The MPJM/MPJG series engine had prooved to not be of the best, as it still used details dating back to the early Morris Bull Nose cars, mainly in its 102mm stroke. Like many companies Morris had tried a short-cut to ohv engines, by simply modifying an existing side-valve unit. Claude was given the task of sorting this all out. He reduced the stroke to 90mm, and Morris employees then dubbed the engine the ' Short-stroke Morris Ten 'M' Engine'. This was because the 1140cc ''XPJM' engine went into the new monocoque 10hp car, the 1939 Morris Ten Series 'M'. The 90mm stroke was not new to Morris, it was in use in the current 918cc Morris Eight and 1378cc Morris Ten/Six, both side valve engines. Claude had strengthend the internals, improved the ports and the breathing, and had quietly produced the foundation of an engine that would become world famous later. The 1140cc engine naturally also found itself in the 1939 Wolseley Ten/40 Series 3 version of the Morris Ten Series 'M'. Morris Motors named the engines from this range the 'X' series, and they were to last from 1938 through to 1956. After designing Anzani and Morris engines, Claude went on to be involved in another 'X' series of engines, as after the war he helped design and develop Jaguars 'XK' six cylinder masterpiece. He worked for William Lyons along with great names like William Heynes and Walter Hassan. Claude was very involved in the now famous Jaguar V12 engine at Browns Lane, as chief designer for the company eventually, so his experience on the little XPAG prooved very useful to the UK motor industry.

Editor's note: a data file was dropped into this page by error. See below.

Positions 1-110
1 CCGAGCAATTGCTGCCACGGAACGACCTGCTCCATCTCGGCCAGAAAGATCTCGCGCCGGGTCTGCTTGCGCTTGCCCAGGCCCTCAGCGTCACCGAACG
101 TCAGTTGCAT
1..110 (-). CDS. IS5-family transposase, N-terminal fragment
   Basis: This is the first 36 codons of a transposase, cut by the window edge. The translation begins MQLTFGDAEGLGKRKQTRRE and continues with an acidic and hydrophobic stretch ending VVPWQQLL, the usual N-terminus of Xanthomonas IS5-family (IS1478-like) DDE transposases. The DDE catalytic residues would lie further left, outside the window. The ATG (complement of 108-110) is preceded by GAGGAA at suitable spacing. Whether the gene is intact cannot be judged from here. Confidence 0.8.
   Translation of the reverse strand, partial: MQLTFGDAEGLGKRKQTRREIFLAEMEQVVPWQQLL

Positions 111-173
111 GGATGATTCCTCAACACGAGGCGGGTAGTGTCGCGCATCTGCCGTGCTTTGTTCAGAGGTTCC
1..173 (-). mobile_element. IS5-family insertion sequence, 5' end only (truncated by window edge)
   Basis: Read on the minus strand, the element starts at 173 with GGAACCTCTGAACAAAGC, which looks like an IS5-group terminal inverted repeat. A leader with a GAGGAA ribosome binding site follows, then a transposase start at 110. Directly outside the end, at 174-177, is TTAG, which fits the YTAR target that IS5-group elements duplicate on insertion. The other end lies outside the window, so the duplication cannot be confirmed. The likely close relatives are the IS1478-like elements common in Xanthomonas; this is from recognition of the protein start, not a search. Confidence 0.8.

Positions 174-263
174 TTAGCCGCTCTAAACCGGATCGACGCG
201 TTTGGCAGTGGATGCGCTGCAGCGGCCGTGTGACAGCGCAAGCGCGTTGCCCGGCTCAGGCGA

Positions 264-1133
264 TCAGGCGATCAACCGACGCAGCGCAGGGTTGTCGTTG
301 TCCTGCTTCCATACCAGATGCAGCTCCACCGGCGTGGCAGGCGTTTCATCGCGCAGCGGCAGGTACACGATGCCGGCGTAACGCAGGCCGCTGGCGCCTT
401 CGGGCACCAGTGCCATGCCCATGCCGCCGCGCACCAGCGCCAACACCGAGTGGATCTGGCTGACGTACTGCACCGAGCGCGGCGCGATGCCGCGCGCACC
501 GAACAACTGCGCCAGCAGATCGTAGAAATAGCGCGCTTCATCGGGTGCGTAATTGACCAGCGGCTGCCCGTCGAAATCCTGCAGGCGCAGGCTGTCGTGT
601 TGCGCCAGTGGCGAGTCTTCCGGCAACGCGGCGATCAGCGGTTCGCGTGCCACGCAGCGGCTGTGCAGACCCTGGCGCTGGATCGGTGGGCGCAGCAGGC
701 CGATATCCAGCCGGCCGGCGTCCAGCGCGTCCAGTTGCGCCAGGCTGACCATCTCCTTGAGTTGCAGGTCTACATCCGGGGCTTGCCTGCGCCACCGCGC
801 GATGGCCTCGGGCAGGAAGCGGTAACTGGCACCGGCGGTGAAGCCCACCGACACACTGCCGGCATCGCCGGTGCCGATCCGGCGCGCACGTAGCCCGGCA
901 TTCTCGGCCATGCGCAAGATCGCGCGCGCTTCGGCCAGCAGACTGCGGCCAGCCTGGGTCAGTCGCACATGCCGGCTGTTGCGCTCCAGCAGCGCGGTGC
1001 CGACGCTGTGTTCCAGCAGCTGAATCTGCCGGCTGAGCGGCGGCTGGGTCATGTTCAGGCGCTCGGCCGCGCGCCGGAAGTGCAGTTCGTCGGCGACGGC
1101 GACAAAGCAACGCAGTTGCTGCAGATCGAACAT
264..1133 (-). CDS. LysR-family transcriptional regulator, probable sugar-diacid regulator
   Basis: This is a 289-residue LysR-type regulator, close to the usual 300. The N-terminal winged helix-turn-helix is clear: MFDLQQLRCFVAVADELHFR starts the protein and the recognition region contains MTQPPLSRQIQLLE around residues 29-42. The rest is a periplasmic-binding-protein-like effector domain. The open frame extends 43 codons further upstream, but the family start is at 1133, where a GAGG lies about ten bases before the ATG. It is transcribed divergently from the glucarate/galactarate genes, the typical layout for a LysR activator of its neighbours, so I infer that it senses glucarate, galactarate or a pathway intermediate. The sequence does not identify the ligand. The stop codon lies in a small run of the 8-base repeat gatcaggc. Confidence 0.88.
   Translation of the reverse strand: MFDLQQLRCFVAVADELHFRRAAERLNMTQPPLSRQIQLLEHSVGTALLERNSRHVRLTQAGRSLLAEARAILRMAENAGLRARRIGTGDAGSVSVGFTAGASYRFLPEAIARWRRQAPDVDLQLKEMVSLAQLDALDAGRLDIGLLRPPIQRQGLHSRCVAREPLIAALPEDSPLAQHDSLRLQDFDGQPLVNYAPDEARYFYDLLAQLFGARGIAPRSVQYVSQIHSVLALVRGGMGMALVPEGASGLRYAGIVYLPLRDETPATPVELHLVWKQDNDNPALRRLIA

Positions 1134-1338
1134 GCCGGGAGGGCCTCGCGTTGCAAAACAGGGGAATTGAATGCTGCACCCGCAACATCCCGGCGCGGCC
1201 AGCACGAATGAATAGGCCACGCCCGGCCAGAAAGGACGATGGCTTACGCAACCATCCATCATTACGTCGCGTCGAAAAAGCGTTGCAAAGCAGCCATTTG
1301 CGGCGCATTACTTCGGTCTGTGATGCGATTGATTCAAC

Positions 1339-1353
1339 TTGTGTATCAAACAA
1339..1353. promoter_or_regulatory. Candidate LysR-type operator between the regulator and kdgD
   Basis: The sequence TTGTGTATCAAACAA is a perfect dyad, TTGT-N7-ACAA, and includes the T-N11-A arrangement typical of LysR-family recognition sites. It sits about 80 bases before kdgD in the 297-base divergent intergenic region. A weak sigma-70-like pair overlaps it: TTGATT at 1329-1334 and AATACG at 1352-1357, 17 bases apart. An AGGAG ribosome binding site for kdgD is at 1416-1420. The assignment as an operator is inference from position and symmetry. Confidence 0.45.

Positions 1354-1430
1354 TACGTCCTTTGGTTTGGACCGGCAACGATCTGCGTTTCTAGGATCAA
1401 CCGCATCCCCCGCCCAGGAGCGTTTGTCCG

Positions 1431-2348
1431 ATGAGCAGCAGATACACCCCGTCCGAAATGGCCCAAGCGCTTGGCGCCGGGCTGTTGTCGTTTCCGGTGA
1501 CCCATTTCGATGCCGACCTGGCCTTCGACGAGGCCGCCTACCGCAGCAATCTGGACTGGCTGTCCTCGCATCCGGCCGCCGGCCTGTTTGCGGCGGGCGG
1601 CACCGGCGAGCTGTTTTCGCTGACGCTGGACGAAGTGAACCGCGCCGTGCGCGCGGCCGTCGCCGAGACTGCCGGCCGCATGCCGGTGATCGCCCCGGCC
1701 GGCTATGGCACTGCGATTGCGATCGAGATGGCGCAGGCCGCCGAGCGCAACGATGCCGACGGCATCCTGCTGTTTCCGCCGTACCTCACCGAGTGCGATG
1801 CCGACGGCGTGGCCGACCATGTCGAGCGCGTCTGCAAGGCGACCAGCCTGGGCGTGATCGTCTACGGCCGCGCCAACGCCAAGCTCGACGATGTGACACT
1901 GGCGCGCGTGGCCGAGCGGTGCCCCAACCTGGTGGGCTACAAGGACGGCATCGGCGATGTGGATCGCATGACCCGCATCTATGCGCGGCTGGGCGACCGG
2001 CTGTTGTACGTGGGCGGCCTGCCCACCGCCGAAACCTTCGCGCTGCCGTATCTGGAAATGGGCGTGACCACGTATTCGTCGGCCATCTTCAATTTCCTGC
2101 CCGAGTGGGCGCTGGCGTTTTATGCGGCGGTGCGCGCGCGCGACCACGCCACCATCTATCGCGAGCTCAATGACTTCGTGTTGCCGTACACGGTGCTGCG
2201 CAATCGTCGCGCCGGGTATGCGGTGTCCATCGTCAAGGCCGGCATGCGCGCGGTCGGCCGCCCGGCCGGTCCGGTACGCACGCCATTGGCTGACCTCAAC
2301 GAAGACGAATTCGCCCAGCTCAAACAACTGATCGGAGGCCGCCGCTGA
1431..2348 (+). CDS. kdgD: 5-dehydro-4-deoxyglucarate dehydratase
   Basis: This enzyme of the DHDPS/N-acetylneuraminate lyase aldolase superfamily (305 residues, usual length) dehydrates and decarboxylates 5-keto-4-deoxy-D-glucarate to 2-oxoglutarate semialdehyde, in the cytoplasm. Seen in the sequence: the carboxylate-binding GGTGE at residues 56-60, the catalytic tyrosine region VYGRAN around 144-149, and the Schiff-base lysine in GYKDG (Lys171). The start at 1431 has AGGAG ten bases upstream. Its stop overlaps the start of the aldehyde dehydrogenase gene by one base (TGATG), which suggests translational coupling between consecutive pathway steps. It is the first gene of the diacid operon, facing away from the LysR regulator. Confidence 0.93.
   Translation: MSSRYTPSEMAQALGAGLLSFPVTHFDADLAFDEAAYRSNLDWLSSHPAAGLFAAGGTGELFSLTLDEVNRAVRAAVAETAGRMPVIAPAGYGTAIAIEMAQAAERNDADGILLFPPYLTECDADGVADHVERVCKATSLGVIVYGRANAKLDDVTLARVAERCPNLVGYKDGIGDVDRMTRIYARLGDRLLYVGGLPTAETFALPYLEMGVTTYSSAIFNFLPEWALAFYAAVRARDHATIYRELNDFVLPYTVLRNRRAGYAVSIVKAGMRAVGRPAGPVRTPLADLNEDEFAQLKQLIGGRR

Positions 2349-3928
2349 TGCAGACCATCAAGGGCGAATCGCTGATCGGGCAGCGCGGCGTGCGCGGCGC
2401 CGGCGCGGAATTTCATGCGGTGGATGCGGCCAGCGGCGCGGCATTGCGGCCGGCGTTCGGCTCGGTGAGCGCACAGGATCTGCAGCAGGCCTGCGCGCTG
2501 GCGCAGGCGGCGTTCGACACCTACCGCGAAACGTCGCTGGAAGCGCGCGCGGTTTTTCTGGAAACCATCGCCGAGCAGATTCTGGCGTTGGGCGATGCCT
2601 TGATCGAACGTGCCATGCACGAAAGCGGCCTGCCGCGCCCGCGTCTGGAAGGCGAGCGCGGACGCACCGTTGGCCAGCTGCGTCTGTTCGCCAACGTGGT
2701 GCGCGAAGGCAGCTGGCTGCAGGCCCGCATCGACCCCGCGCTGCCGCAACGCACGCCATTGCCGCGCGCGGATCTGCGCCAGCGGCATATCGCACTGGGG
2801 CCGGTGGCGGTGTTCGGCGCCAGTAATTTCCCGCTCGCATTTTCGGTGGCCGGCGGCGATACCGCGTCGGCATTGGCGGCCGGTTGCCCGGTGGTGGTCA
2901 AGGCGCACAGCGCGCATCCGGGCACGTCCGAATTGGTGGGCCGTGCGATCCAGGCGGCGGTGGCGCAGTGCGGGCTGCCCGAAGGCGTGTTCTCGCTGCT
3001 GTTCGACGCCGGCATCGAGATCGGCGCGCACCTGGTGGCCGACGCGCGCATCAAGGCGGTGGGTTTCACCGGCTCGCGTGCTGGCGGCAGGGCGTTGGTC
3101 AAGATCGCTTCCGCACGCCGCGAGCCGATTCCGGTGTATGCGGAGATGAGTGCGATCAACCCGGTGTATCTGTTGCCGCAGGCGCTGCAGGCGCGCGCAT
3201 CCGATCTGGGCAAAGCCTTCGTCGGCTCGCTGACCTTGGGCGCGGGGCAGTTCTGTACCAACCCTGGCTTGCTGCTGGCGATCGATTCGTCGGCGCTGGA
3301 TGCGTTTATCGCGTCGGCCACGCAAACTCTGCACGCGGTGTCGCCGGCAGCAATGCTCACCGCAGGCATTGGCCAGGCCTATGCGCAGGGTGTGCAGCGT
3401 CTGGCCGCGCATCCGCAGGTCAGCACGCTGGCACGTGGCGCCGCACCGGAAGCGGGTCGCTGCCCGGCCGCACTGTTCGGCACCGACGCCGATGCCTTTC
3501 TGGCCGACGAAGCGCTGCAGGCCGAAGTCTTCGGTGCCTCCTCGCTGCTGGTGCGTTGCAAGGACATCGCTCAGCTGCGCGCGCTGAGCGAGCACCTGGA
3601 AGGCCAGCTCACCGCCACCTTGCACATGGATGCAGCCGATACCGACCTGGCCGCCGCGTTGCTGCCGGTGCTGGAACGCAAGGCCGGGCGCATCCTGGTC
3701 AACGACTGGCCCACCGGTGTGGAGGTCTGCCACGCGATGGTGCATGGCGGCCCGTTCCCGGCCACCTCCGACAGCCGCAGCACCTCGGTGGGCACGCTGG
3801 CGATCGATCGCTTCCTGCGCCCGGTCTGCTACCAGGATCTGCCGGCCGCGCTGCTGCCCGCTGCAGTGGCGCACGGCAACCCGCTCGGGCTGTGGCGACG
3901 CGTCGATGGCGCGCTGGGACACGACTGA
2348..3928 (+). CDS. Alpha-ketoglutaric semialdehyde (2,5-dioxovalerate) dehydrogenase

Meanwhile, back in the late 1930's whilst Claude sweated away in a stuffy drawing office at Cowley, Napiers were struggling with serious problems over the fact their huge Sabre engine in squadron service often failed to start. Aircraft engines are very delicate things, and the 'H24' Sabre being two huge horizontally-opposed flat twelve cylinder engines geared together one above the other, required a complete plug change after every false start as they all sooted up. Each cylinder had two plugs, so some poor mechanic had 48 plugs to undo and then fit new ones. This was not conducive to urgent front line fighter aircraft serviceability at all. The Rolls Royce 'X24' Vulture engine, being two 'V12's one under the other giving far too many big end bearings on one journal. This led to the inevitable problems of providing sufficient lubrication, and caused crankshaft breakage's. Again not something that induced confidence in aircrew who were to fly the Manchester bomber. ( The Manchester changed its engines to four Merlins and its name to Lancaster! )The big end was modified to a master rod, with three others linked to it by smaller 'big-ends' called wrist-pins. ( In the USA a 'wrist-pin' refers to what we in the UK called a 'gudgeon-pin'.) This then led to big-end bolts breaking. The RAF remained unimpressed. Both engines were dropped from the aircraft scene, and as mentioned already the V12 Merlin and much bigger V12 Griffon were much more successful. The Merlin was actually shadow-built at Abingdon during WW2 for the Lancaster bomber.